Graduate Management News
 
 
 
Column

The Road From Idea to Innovation

In this column, GMAC Management Education for Tomorrow Fund Director Allen Brandt concludes a year-long quarterly series on business school innovation. Winning schools in the MET Fund’s Ideas to Innovation Challenge, a two-phase initiative to improve management education, will be named this spring.

By Allen Brandt

Business schools around the world are sharpening their focus on teaching entrepreneurship and cultivating innovation. Government, academic and business leaders recognize that economic growth depends on job creation, that job creation depends on business innovation—and that business schools and management programs need to take a leading role in nurturing business innovation.

 As the world looks to business schools for innovation, the GMAC Management Education for Tomorrow Fund is taking the lead in bringing innovation in management education itself. Nearly two years ago, the MET Fund committed US$8 million to bringing innovation to the sector as a whole. We launched the two-part Ideas to Innovation (i2i) Challenge by putting up US$260,000 for the best answers to one simple query:

What one idea would improve graduate management education?

In Phase 1, we received 650 ideas from all over the world and awarded US$260,000 for the top 20. In Phase 2, which concluded in December, we invited business schools to send us proposals to implement one or more of the ideas. We received a total of 25 proposals from seven countries. Among them, there were concrete plans to implement 19 of the 20 winning ideas, and three schools plan to work together to implement different pieces of an idea to share across campuses. Soon, we’ll announce which of the proposals we’ll fund to turn those ideas into reality.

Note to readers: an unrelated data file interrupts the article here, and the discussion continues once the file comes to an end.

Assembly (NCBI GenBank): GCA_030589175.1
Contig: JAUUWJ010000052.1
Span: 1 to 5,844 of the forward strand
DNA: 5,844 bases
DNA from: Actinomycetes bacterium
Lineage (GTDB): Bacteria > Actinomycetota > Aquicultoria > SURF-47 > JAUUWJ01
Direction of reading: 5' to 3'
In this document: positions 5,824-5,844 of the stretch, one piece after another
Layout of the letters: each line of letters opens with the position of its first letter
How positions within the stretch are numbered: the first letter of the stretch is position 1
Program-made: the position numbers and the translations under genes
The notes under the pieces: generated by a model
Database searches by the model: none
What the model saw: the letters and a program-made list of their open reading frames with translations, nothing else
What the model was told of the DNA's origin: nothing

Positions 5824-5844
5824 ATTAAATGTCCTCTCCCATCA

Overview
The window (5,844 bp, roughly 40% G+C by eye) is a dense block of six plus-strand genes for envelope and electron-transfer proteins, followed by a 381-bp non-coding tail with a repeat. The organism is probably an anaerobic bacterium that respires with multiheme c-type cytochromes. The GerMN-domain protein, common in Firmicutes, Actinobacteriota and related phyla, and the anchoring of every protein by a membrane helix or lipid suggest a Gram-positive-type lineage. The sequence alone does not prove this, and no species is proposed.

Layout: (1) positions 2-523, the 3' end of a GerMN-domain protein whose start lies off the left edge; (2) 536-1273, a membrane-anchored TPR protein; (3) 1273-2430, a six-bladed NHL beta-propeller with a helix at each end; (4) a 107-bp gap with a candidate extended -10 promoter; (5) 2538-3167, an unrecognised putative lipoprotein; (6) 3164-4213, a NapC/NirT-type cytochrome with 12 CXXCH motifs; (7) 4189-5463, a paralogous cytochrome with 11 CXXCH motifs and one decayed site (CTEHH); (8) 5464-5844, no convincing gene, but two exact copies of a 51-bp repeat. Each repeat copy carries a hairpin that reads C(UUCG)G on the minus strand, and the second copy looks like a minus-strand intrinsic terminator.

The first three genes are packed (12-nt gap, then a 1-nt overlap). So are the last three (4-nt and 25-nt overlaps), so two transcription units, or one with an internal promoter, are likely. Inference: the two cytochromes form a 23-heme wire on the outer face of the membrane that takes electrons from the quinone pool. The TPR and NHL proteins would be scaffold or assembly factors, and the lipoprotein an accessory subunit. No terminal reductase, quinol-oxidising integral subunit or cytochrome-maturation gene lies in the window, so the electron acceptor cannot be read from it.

Our funding will be the culmination of the i2i Challenge, but we hope it’s just the start. We’ve identified more great ideas than we can fund, and now business schools around the world have developed concrete plans to implement these ideas. With funding from other sources, these plans can still become reality.

And even that’s not the end. When we judged the ideas, one key criterion was how replicable the idea was. Some of the winning ideas depend on collaboration among schools and people around the world, but others can be implemented within a single campus or program. Just about all of the ideas can be adapted for the individual circumstances that exist on any campus.

Through the i2i Challenge, the MET Fund holds up these ideas as inspiration for further innovation among management programs around the world. Check the MET Fund website to see all of the ideas and watch as the ideas become true innovations at winning business schools. 

In previous columns, Sir Andrew Likierman  explained why it’s important for London Business School to teach innovation, Raghu Tadepalli showed how entrepreneurial thinking drives innovation at the Babson College Olin Graduate School of Business, and Xiongwen Lu explained how technology innovation and management innovation work together at the School of Management at Fudan University.

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